Daniel Rowles, Digital Marketing lecturer for the MSc in Strategic Marketing at Imperial College Business School, highlights the most effective ways to fit digital marketing staff into an organisation
As a lecturer of the Digital Marketing element of the MSc in Strategic Marketing here at Imperial College Business School, I’m focused on making sure that students are fully prepared for the fast changing roles they will find themselves in, and have the appropriate skills and knowledge to succeed.
According to the Tech Nation 2016 report, the UK’s digital marketing sector was worth £3.9bn in 2015, up 13.4% on the previous year. It’s clear that even the most antiquated of British businesses are awakening to the opportunities afforded by digital marketing – but for some companies, smoothly incorporating a digital specialist or department remains a work-in-progress.
Over the course of two blogs, we’ll take a look at some of the most effective ways to slot digital marketing staff into a company structure, from recruiting a single specialist to influencing how digital marketers interact with other departments in a large organisation.
Build digital marketing specialists into your existing marketing team
Let’s start off with a very basic principle: digital marketing should be at least partially incorporated within your organisation, preferably as part of an existing marketing team. Yes, you can use freelancers or agencies to carry out certain specialist tasks, but you will need members of your team to have ownership of your digital marketing. Fully outsourcing would leave digital marketing divorced from the working life of your organisation, when as a matter of a fact you should be moving in the opposite direction, towards a closer integration that will encourage efficiencies, cost savings and cross-departmental opportunities.
Slotting digital marketing into your existing marketing team can provide a number of benefits:
- Fluid collaboration across platforms, e.g. listing appropriate digital details like web links and social media details on printed marketing materials.
- Keeps digital marketing focused and in-step with the master marketing plan.
- Simplifies the task of maintaining consistency in tone-of-voice.
- Encourages beneficial exchange of classic marketing principles and new approaches from digital marketing.
Start out with a multiskilled digital marketing manager
Maintaining a digital marketing presence within your organisation is important, but for SMEs engaging in digital marketing for the first time, hiring just one digital marketing expert to act as the lynchpin of your digital marketing campaigns may be the most efficient and cost-effective strategy.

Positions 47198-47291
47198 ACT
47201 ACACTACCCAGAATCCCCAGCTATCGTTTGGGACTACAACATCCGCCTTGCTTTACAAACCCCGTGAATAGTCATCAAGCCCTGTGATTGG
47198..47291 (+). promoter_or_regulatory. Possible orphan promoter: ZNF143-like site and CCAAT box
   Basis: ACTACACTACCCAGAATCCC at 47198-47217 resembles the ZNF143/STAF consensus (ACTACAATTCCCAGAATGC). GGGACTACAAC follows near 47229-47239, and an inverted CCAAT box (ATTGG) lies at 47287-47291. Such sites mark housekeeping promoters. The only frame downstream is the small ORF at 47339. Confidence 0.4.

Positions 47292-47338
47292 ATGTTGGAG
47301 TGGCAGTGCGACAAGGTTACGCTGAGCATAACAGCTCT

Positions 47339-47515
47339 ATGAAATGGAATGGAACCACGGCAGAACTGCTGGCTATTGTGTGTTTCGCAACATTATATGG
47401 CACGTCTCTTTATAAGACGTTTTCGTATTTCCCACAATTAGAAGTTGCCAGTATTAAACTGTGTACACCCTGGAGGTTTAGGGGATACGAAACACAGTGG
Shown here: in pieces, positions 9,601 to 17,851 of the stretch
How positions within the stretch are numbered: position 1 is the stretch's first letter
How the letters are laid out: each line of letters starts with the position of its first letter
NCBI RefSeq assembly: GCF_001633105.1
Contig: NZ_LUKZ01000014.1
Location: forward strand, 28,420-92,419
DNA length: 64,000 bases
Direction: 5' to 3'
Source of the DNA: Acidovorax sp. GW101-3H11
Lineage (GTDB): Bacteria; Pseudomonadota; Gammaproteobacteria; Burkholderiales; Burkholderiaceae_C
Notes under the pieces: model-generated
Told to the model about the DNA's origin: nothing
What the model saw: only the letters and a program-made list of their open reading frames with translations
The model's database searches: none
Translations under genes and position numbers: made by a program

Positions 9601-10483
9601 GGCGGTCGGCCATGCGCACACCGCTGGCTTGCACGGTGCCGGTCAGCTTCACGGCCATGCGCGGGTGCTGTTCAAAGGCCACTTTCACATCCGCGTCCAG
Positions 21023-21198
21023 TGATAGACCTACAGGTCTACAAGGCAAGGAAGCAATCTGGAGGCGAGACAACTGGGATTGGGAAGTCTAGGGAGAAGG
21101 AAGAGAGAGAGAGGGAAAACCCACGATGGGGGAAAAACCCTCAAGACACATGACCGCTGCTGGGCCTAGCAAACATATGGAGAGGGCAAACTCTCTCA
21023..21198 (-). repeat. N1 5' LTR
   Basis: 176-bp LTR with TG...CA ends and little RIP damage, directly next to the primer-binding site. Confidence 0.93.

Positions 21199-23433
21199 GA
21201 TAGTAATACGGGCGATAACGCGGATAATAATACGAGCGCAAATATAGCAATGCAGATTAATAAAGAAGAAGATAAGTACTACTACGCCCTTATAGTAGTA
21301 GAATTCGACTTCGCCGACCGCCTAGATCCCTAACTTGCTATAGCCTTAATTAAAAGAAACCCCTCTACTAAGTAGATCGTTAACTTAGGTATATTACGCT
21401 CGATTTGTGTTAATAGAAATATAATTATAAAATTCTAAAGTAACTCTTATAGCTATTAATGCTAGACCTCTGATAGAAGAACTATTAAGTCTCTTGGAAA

Hire one digital manager to oversee every aspect of your digital marketing, and provide this person with the budget and the authority to engage more highly specialised freelancers (e.g. graphic designers or SEO experts) to work alongside on a project-by-project basis. Here’s how this approach might work step-by-step:
- You hire a Marketing Manager/Chief Marketing Officer (CMO) with deep experience and a selection of digital marketing skills.
- This person plans and manages your digital marketing projects.
- Freelancers are commissioned to carry out tasks which cannot be performed satisfactorily by the Marketing Manager.
- Provision is made for the Marketing Manager to train on-the-job (an important aspect of any staff member’s continuing professional development). This will ultimately enable the Marketing Manager to execute a larger proportion of the tasks required in your digital marketing projects.
- The Marketing Manager delivers the organisation’s marketing campaigns and reports to senior company management. Campaign performance is measured against KPIs agreed between the Marketing Manager and senior management during campaign planning.
This setup offers a number of advantages. Concentrating your wage budget (excluding freelancer payments) on a highly experienced marketing manager will help you to attract candidates with a deep knowledge of how to establish a digital marketing operation within a company. And by supplementing that Marketing Manager’s skills with carefully chosen freelancers, you can put intermediate or advanced skills at your disposal immediately, without making any long-term staffing commitments. It goes without saying that the process of hiring a Marketing Manager should be conducted very carefully!
Bigger companies should split up strategy and execution
There’s very little cause to presume a talented digital marketing strategist will also possess a flair for the more hands-on skills within the field. Consider the skills of graphic design, copywriting, and product photography, and compare them with the vital aspects of digital marketing planning, which include identifying and measuring KPIs, competitor analysis, keyword planning, project and budget management. There’s not a great deal of overlap in skills between the two sets of activities.